I decided against following Boston United up to Guiseley. It’s a nice little place but when you’ve been there about 6,000 times in the last five years - that’s genuinely how it feels - and there’s little to no chance of a result, you tend to see sense.
As usual, there was plenty happening within the M25 but now that I’ve done all the Premier League and Football League grounds within the Capital, you need to travel a little further afield and delve a little further down to find a new place to visit.
Hence, to the (Conference) South and the leafy suburban sprawl of a drizzly Bromley. It couldn’t have been much easier - circle line from Bayswater to Victoria, rail to Bromley South in 25 minutes and then, after turning away from the hustle-bustle of the High Street, a 20-minute stroll past well-kept, well-expensive houses to the Hayes Road ground.
It had a few echoes of the seventies sitcom, “The Good Life” about it. Quintessential English suburbia melting away slowly into quagmire allotments, leafy copses, horses in wooden stables and, stretching away in the distance, the never-ending Garden of England.
Behind the large expanse of open terrace on which I stood was a cricket pitch, just yearning for the heavy grey skies to clear off and the summer to return. A church spire poked out above the bare trees on the opposite end of Bromley Common in the near distance and it couldn’t have felt more unlike London.
A nice setting, then, but what about the action. Well, despite what the Conference South table might suggest at a first glance, there was a lot resting on the game. The programme told me that just four points currently separate 10th from 21st (second bottom) in what is a ridiculously tight division. Within this mash-up, Bromley were 12th and Basingstoke, well below their usual play-off chasing form, were 20th.
As one of the chaps stood near me identified, a win for Bromley would have taken them into the top six, while a defeat could have theoretically left them in the bottom three!
The pitch looked dreadful - it has clearly taken some hammer over the winter and there were large patches which were simply sand. The poor groundsman spent the entire duration of the players’ warm-ups replacing divots with his fork.
It didn’t seem to bother Basingstoke, who had the lead before Bromley had touched the ball. On four minutes, Shaun McAuley used a burst of pace to get down the right and then fired the ball across goal. Bromley defenders tried in vain to get a telling touch to stop it, but it came right through to Simon Dunn, who finished well.
The knot of 20-or-so Basingstoke (or “Bay-stoke” as they necessarily have to abbreviate it during chants) fans celebrated on the slippery terrace steps.
It took ages for Bromley to muster a shot or generally do anything of note and those around me talked in a seen-it-all-before manner every time a forward assault broke down.
There was a horrible moment shortly before half-time, when Basingstoke’s Ross Adams went down with a whelp of pain when blocking a shot from Bromley’s Ian Daly. You could hear the crack of ankle bone from fifty yards away, a sound you always hate to hear. His teammates held head in hand at the sight of their crumpled comrade and it took nearly ten minutes for the St John’s Ambulance folk to stretcher the poor guy off. You can only hope he makes a speedy recovery.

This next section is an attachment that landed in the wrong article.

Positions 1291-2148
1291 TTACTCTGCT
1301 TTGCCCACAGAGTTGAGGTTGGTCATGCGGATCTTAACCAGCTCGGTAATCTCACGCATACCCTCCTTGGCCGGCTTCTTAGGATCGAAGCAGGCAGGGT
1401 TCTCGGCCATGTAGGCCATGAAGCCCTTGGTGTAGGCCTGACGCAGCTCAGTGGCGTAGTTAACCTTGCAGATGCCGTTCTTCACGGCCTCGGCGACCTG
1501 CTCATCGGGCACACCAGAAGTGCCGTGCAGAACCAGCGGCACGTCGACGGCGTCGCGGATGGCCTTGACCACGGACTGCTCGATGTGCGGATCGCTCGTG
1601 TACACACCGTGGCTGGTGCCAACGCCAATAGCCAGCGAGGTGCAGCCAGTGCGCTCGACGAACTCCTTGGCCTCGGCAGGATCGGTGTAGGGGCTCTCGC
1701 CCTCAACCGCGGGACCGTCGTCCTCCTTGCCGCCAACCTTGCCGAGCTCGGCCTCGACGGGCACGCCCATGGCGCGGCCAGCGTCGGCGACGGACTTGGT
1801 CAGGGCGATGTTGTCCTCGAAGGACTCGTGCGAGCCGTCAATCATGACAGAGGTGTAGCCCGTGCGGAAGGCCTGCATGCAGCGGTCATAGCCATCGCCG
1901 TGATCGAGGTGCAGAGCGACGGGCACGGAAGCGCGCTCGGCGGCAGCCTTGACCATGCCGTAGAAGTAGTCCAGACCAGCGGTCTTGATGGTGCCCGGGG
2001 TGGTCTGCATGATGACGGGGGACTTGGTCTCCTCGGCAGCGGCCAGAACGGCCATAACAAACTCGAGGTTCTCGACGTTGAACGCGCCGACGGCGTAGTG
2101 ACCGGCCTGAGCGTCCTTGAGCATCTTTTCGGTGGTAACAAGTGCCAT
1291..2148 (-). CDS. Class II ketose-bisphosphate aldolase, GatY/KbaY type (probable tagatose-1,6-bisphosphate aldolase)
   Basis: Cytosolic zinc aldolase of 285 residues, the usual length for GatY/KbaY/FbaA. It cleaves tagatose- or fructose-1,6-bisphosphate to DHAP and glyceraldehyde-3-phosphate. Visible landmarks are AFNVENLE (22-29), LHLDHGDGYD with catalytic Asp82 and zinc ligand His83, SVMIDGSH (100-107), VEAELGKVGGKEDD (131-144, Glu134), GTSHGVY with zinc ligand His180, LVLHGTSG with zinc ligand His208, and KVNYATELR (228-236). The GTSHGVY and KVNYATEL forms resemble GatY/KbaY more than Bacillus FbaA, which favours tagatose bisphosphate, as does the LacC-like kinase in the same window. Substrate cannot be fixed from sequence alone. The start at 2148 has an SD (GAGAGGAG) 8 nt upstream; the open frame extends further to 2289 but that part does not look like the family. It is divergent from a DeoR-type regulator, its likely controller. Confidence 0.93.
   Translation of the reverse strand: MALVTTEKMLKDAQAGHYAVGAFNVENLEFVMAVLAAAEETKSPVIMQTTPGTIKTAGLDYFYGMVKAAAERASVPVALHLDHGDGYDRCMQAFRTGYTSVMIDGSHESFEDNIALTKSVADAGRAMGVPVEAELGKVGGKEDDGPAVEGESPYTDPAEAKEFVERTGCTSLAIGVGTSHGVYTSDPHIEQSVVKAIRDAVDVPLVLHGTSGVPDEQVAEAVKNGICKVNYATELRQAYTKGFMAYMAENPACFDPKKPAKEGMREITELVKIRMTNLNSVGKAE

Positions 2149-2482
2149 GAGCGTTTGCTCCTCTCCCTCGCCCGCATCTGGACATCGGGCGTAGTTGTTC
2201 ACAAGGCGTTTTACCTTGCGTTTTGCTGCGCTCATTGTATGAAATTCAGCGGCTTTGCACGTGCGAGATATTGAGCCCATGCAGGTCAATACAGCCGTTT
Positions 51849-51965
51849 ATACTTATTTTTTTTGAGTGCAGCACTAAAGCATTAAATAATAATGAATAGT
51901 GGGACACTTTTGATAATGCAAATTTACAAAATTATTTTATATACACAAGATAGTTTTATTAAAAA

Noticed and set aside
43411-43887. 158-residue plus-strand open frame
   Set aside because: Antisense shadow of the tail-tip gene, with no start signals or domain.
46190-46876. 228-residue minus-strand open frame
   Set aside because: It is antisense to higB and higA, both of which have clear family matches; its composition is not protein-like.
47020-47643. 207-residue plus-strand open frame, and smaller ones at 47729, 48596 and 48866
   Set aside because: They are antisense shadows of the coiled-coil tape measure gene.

It didn’t affect Basingstoke one bit and, in the seventh and final minute of stoppage time, they took an even greater stranglehold on the match. Manny Williams slipped in Dunn again and the frontman made no mistake to continue his fine first-half performance.
It was ten past four before we resumed and the second period continued in much the same way. Bromley pepped up a little but it was mainly Basingstoke who carried the greater threat on the break, in defiance of their respective league placings.
Delano Sam-Yorke wasn’t afraid to have a run at the home defence, who would nearly always backtrack, and he missed a couple of good chances to extend the lead - the first a header just wide and then a run which required goalkeeper Joe Welch to dive bravely at his toes.
Sam-Yorke might have won a penalty too, but his admittedly elaborate fall was adjudged to be just outside the box. The gloriously named Jordace Holder-Spooner - who I can only presume goes by the name “Spoony” - fired the subsequent free-kick over.
With 20 minutes left, Bromley at last started to rally. They were helped by the official, who correctly spotted Jay Gasson’s hand ball and Danny Waldren fired straight and true down the middle to restore interest in the game.
Encouraged by an awakening crowd, Bromley poured forward in search of an equaliser. It should have arrived when Elliot Buchanan crossed from the right and Max Noble, with a tap-in at the far post, contrived to slip in the mud and put the ball wide. One for the bloopers reel, if anyone was actually taping the match...
Noble dusted himself down and struck the post with a curling shot moments later, while up the other end, Welch blocked a shot from McAuley with his right leg as Basingstoke came a fraction away from making absolutely sure.
The away defence, who has been remarkably vocal all afternoon with leadership-seminar style quotes like “WE CAN HOLD ON IF WE BELIEVE IN OURSELVES AND EACH OTHER”, clung on for a crucial three points that further shook up this ridiculously close league.
Next Match: Working over the FA Cup fifth round next weekend but should get a match in this week...